Prestressed concrete slabs in XC

We are implementing in XC some developments to model prestressed concrete slabs.

These models consist of three main components: shell elements to describe the behaviour of concrete, truss elements for modelling the prestressing tendons, and bond elements that describe the transfer of stresses between the prestressing tendons and the concrete.

To test the tools, we create a 3D model of a railway bridge deck, taken from the example 6.15 of the publication «Eurocode 2. Worked examples», by the European Concrete Platform ASBL.

The bridge is made up by a continuous slab on three spans, with two orders of prestressing tendons: 39 tendons in the longitudinal direction and 64 in the transverse one.





Yesterday I was reading this page I found on twitter and these two phrases caught my attention:

«Under an open source system, the flaws and imperfections in every product can be observed, tracked, and fixed, much like the Japanese philosophy of "continuous improvement" known as kaizen, which is applied to every aspect of a process. By following these principles, we believe that the open hardware movement is poised to fundamentally change the global product economy.»

The power of the «openness» allows us (all of us in some degree) to collaborate in the design process. As people of Opening design propose, the possibilities that "new» technologies offer must compel us to rethink the whole design and building processes. Open BIM is, or can be, the tool to use for sharing designs and collaborate on their improvement.




Analysis of tensegrity structures with XC

Tensegrity structures are usually defined as structural systems that maintain their shape by using a discontinuous set of compressive elements (struts) that are connected to a continuous net of prestressed tensile elements (cables).

This case study deals with the analysis of several 2D and 3D tensegrity units. In all cases, the results issued by the finite element model in XC compares very well with those forthcoming from symbolic analysis.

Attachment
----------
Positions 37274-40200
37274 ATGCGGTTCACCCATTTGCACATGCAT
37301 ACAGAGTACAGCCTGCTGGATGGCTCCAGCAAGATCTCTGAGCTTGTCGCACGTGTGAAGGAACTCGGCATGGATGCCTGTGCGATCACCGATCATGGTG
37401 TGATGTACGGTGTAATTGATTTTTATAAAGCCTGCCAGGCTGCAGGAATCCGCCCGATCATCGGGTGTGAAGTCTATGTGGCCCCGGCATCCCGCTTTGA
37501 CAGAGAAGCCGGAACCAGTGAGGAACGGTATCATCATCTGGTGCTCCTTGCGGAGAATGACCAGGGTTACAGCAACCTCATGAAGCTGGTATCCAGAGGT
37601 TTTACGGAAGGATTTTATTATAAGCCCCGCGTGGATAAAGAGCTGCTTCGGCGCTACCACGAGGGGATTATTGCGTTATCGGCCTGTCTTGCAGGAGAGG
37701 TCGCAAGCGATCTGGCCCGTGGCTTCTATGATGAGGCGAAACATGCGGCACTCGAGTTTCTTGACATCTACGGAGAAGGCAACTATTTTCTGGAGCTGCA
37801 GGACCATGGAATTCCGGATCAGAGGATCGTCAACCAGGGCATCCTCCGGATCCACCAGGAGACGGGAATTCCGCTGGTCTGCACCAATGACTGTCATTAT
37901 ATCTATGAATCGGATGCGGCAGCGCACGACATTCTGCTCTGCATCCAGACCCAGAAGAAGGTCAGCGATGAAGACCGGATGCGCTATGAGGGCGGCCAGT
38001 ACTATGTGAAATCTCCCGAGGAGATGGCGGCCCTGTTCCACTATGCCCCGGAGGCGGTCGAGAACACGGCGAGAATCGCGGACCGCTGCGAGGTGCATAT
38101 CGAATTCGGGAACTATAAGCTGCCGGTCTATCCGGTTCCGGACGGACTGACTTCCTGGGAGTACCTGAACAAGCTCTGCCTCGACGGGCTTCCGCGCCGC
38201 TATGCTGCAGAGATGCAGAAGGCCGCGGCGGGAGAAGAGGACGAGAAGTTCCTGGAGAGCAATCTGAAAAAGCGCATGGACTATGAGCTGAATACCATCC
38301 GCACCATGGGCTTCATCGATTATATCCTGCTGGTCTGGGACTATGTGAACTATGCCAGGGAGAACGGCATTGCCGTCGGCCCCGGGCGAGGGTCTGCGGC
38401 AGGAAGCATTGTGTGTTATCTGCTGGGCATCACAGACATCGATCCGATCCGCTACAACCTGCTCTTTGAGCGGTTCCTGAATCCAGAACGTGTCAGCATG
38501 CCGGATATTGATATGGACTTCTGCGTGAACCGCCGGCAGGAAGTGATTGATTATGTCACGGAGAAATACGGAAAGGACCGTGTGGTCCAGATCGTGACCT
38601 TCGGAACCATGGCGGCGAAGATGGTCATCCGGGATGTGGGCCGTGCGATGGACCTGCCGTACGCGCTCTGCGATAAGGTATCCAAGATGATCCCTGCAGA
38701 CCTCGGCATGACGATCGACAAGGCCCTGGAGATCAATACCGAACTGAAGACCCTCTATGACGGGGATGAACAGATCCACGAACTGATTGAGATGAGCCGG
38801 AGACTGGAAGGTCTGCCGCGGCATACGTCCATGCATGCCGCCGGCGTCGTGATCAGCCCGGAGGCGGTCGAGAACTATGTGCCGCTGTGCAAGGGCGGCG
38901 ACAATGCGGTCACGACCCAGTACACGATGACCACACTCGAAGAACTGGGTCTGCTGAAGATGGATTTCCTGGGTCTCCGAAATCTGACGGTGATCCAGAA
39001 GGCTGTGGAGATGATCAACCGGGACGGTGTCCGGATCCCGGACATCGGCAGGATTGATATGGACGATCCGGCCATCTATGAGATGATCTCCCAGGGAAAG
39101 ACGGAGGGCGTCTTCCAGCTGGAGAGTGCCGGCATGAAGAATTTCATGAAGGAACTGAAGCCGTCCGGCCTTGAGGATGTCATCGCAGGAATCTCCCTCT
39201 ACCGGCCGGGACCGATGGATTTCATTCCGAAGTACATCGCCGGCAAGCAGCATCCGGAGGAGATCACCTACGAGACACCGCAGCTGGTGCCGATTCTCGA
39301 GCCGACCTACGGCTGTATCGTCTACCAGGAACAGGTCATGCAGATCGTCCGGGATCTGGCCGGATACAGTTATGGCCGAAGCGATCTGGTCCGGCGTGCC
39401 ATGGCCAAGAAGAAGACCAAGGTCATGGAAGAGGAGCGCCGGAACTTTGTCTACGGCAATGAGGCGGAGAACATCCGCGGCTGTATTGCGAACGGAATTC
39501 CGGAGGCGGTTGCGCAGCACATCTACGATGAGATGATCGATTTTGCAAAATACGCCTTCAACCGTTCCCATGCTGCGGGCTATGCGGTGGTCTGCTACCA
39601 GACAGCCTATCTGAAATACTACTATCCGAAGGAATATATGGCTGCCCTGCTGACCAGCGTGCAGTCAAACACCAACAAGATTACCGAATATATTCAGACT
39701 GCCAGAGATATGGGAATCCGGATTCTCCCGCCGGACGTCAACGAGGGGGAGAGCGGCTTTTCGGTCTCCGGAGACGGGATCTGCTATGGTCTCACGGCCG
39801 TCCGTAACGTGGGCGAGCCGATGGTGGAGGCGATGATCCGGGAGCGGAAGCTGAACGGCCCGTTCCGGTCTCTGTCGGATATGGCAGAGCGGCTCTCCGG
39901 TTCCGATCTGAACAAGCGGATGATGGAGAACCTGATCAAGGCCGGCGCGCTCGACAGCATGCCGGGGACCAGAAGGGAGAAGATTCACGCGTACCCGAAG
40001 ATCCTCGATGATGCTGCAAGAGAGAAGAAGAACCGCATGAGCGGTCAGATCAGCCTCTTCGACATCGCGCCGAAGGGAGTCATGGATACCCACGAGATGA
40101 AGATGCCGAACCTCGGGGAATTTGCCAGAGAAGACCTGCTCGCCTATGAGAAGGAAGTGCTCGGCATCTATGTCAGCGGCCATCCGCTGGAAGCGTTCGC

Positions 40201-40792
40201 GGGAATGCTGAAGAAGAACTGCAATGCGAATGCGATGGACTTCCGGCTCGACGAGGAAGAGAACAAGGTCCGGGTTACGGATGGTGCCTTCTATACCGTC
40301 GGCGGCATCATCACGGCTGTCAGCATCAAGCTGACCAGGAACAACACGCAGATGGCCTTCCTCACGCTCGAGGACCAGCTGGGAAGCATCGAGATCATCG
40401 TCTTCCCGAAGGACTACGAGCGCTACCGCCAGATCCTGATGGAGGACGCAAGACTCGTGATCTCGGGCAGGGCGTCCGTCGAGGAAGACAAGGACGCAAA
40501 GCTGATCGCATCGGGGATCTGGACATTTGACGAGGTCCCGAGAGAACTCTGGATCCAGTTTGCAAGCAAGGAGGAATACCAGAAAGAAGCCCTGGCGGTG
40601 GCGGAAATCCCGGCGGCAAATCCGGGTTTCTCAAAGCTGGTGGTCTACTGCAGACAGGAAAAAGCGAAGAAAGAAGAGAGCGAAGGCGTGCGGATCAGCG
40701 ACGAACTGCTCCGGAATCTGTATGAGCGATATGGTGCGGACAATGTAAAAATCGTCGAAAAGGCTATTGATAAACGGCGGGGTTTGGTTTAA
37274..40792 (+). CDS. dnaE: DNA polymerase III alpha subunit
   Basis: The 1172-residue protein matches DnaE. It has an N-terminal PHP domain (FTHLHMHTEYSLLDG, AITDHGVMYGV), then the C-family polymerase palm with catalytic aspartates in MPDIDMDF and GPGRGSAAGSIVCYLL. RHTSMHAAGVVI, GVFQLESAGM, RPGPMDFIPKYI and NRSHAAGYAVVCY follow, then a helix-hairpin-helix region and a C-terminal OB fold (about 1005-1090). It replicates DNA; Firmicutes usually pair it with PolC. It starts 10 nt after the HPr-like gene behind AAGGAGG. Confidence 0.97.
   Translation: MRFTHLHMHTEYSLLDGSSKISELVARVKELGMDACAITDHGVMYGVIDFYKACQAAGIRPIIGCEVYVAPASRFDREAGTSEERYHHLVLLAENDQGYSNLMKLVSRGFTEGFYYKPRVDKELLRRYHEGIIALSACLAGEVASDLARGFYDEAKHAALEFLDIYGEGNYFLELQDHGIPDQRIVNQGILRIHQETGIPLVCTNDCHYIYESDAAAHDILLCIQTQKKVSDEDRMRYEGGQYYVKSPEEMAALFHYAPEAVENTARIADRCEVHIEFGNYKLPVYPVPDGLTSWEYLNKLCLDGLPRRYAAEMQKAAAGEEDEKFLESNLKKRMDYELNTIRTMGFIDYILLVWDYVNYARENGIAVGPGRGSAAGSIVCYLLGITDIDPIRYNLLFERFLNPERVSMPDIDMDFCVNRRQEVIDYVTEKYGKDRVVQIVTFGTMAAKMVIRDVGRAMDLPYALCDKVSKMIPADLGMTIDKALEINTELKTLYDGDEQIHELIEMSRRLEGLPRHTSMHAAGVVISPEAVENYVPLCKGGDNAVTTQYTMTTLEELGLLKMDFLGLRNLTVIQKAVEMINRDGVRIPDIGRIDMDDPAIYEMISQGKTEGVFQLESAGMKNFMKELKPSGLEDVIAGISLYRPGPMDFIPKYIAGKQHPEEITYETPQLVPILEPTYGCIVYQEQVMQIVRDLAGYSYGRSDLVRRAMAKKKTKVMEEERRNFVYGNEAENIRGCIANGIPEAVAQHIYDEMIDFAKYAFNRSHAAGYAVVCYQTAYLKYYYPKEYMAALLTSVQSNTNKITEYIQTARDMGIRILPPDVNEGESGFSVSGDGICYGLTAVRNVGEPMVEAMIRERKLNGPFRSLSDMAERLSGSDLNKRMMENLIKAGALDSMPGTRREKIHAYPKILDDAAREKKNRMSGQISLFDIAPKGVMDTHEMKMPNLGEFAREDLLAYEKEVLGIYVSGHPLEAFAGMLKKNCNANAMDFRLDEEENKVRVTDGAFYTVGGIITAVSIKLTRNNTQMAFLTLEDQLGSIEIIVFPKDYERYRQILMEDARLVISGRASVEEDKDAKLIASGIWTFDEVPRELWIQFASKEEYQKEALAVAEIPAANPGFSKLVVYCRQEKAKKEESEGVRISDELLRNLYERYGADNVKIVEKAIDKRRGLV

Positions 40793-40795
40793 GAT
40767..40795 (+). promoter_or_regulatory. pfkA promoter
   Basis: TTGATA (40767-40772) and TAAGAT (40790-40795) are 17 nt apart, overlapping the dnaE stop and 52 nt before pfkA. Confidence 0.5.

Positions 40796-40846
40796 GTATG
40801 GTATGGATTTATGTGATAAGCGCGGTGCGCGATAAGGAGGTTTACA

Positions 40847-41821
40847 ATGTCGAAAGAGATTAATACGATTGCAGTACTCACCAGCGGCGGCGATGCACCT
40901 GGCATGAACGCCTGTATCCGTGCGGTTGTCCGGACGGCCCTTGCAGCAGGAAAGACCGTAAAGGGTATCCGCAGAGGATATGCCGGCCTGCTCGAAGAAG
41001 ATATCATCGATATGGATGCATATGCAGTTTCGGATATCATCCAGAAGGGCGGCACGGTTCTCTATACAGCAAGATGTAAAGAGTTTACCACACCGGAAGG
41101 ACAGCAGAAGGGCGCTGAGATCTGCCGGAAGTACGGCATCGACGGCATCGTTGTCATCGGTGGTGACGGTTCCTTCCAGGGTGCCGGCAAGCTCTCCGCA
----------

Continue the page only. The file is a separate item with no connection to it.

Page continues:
A 3D-corotational truss formulation with XC appears to be an effective technique for solving the geometrically nonlinear problem that arises in a tensegrity structure.

[pdf] Read the paper



Analysis of a vibrating string under tension with XC

Any motion of a linear system can be resolved into a superposition of modes, combined with appropriate amplitudes and phases.

This case study deals with a flexible string fixed at the ends and stretched to an initial strain.

The aim is to determine the first three natural frequencies of lateral vibration of the stretched string.

[pdf] Read the paper



Finite element analysis of structural steel joints

The analysis of structural steel joints is a complex problem. The calculation methods proposed in the standards are generally based on simplifications that can make them unsuitable for more complicated geometries (stresses in different planes, arrangement of auxiliary elements such as bushings, stiffeners or plates,. . . ). Nor do the tables and abacuses capture the broad typology that may arise.

This paper describes the features of the finite element calculation of two types of beam to column connections and two column base plates. Three-dimensional models have been used which take into account the non-linear behavior of the material and of the contact surface between the bolted parts. In order to calibrate the calculation, it has been reproduced a finite element model used in the work «Finite element analysis of structural steelwork beam to column bolted connections», by Jim Butterworth.

[pdf] Read the paper (Spanish)



Analysis of a building with XC

This case study is taken from the European Commission publication «Eurocode 2: background & applications. Design of concrete buildings. Worked examples». It deals with a six-storey building with two underground parking levels.

The aim of this exercise is to build the model with XC in order to obtain the displacements and internal forces in the structure caused by a set of load combinations. In upcoming exercises the verifications relating to limit states will be carried out.

[pdf] Read the paper



The Emperor's New Clothes

The Emperor's New Clothes is one of my favorite tales. I think that this story illustrates quite well the problem of the «invention of the truth» that affects communities under certain conditions.

As engineers, we are quite sure that the methods that we apply to make our designs are based on sound scientific principles, and this is what justifies the existence of our profession.

Today, I was reading the article The Role of the Standards in The Invention of the Truth , which call into question the rigor of the principles prescribed by some standards.

That makes me think that there is a good reason for us to acquire a solid knowledge in mathematics, physics, etc. and, only after that, use the standard prescriptions while retaining a critical spirit. As Richard P. Feynman explains in its Cargo Cult Science article, it is not always easy to say that the emperor wears no clothes.